When it comes to the aberrations in the periphery myopes have way less to deal with them. Changes to the asphericity were very slightly in comparison to the plus lens in the comparison of the table. As you can see in the picture below with the same size in diameter the lens thickness can be very much reduced with the aspheric lens design.
Although the example here is just an illustration of differences between aspheric lenses and spheric lenses can be very serious. But mostly in plus lenses. But of course, this is already observable in the table above. Because the data already shows the changes in curvature in plus lenses deviate more from the spherical counterpart.
Do I Need Aspheric Lenses?
In most cases, if your prescription is higher than 4 diopters or your astigmatisms are around two diopters or higher. Then you will probably notice a difference between an ordinary spheric design and an aspheric design.
This is always dependent on your individual threshold. In the past, I had customers that did not see a difference with 8 diopters. And I have customers that see a definitive difference between spherics and aspherics with three diopters. But most will find themselves with the information in the first paragraph.
How Much Do Aspheric Lenses Cost?
Prices for aspheric lenses vary a lot. They start at approximately 100$ per lens and go up to 400$. You need always to have a look at the whole package. Prices vary by the index (material) you choose which varies also a little in quality and durability and you have different coatings that are harder or have different qualities in regards to the clean coat.
Here you have some examples for popular aspheric lenses and their brand names.
What Manufacturer Makes Aspheric Lenses?
Every manufacturer makes aspheric lenses. But aspheric lenses are not created equal. Some of the manufacturers have only one aspheric lens surface. Some of the manufactures have aspheric lens surfaces on the front and back surface. As both surfaces get optimized weight will be further reduced as well as thickness.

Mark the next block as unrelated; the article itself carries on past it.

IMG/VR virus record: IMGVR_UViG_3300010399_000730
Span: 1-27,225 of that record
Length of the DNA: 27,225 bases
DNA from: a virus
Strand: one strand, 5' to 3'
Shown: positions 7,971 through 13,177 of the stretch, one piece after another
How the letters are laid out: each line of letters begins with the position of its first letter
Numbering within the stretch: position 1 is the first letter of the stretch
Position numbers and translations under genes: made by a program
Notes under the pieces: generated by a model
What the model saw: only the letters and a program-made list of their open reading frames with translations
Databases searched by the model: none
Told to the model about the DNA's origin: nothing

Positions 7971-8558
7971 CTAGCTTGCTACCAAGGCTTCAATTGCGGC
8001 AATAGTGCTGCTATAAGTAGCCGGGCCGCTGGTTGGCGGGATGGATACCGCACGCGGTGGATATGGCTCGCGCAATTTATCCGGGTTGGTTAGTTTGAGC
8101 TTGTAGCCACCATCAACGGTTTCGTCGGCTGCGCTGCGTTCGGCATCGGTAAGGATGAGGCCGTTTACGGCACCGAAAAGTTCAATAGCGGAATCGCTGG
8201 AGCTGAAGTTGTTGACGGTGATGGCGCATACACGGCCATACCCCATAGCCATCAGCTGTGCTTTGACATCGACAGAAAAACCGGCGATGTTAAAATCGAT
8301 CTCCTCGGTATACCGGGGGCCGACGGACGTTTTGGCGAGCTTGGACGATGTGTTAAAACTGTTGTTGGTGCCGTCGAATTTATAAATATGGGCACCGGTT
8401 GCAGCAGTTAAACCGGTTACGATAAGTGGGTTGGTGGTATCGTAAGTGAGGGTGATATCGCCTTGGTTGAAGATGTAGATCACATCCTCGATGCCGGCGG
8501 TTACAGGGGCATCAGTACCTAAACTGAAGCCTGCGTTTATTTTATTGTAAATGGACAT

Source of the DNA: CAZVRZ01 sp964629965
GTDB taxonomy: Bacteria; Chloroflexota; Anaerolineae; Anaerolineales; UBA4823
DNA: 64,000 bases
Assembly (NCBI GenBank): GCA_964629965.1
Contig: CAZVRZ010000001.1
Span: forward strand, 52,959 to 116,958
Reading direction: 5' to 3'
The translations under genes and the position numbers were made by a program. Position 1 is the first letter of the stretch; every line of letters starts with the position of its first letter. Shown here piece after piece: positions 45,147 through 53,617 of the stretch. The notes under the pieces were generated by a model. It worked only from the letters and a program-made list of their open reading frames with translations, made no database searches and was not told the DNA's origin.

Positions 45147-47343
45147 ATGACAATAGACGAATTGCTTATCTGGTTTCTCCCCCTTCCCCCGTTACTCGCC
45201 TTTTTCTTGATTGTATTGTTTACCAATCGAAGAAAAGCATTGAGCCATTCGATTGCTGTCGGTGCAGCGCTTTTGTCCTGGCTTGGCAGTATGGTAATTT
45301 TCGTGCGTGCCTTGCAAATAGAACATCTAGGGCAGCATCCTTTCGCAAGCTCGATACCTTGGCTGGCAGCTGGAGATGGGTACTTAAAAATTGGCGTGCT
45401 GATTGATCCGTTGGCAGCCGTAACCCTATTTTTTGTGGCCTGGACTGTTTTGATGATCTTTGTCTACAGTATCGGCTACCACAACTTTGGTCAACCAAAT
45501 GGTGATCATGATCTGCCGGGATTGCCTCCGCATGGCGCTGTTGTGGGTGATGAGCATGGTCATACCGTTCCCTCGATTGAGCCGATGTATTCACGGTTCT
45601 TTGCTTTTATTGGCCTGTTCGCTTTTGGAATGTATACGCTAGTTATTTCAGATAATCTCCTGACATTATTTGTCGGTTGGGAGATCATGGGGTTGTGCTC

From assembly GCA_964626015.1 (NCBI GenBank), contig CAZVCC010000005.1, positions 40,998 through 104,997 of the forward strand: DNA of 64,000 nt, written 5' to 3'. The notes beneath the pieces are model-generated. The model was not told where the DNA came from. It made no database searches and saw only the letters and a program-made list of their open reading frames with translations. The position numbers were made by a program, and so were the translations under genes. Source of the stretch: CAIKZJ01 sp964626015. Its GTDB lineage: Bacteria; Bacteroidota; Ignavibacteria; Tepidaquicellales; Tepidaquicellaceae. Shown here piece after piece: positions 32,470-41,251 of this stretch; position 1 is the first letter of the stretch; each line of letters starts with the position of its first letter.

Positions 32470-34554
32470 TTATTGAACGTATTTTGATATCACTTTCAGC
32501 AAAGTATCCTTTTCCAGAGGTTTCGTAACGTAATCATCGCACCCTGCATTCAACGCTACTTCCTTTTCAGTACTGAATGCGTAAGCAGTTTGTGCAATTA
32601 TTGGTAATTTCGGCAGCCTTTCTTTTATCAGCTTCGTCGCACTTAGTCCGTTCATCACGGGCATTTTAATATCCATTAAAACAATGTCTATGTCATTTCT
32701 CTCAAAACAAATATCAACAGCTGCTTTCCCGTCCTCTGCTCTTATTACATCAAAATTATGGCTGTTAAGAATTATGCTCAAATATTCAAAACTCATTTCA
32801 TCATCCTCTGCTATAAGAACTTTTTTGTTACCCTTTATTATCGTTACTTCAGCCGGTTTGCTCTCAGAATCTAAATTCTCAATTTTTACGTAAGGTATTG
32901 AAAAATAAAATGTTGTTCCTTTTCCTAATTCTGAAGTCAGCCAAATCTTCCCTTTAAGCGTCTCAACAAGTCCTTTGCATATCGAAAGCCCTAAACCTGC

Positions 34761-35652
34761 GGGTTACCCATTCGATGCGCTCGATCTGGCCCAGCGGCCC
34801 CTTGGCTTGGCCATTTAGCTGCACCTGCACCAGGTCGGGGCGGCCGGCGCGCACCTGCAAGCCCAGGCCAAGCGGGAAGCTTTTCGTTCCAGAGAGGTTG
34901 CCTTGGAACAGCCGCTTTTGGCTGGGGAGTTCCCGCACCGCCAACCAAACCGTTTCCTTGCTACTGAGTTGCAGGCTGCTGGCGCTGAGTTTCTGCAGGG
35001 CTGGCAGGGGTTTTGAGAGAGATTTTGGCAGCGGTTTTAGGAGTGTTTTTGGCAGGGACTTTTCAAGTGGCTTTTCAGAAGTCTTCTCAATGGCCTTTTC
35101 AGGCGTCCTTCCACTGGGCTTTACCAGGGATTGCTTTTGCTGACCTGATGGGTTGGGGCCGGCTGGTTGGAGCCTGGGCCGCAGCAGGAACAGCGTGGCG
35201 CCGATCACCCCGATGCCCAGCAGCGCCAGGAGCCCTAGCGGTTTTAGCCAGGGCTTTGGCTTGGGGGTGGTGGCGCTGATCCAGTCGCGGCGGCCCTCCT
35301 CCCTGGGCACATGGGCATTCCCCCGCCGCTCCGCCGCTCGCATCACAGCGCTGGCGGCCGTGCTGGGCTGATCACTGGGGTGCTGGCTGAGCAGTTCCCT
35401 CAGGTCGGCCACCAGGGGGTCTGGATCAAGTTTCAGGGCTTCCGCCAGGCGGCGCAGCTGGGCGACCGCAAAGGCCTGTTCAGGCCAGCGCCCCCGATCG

- lighter lenses
- flatter better-looking lenses
- spheric aberration is reduced = bigger clear field of view
- size of your eyes looks more natural
- Some people do not like the visual experience of aspheric lenses
- Aspheric Designs have more limitations compared to atoric designs
- aspheric lenses are not as forgiving when it comes to the centration compared to spheric lenses
The reason therefor oftentimes is not only a parameter that was not measured correctly but also the same change in curvature around all meridians of the lens. Think about it. The aspherical design applies a certain change that makes the lens flatter.
This means the radii change from the center of the lens to the periphery of the lens. When this change is made it can only be optimized for one curvature of the lens. And with toric lenses, this curvature is found in only one meridian. With high astigmatic prescriptions, aspheric lens designs show their limitations.
High Astigmatism and Aspheric Lenses
Here in the example in the picture above you can see the expected clear field of view in white. The blue color illustrates a slight blur. In this example, both lens types have the same prescription with fairly high astigmatism.
You can see immediately the aspheric design, in this case, has more blur and less clear field of view. Because the asphericity of the lens design can only be optimized for the radii of the sphere or astigmatism. In comparison to the right, the atoric lens can be optimized for both.
I wish you a great day.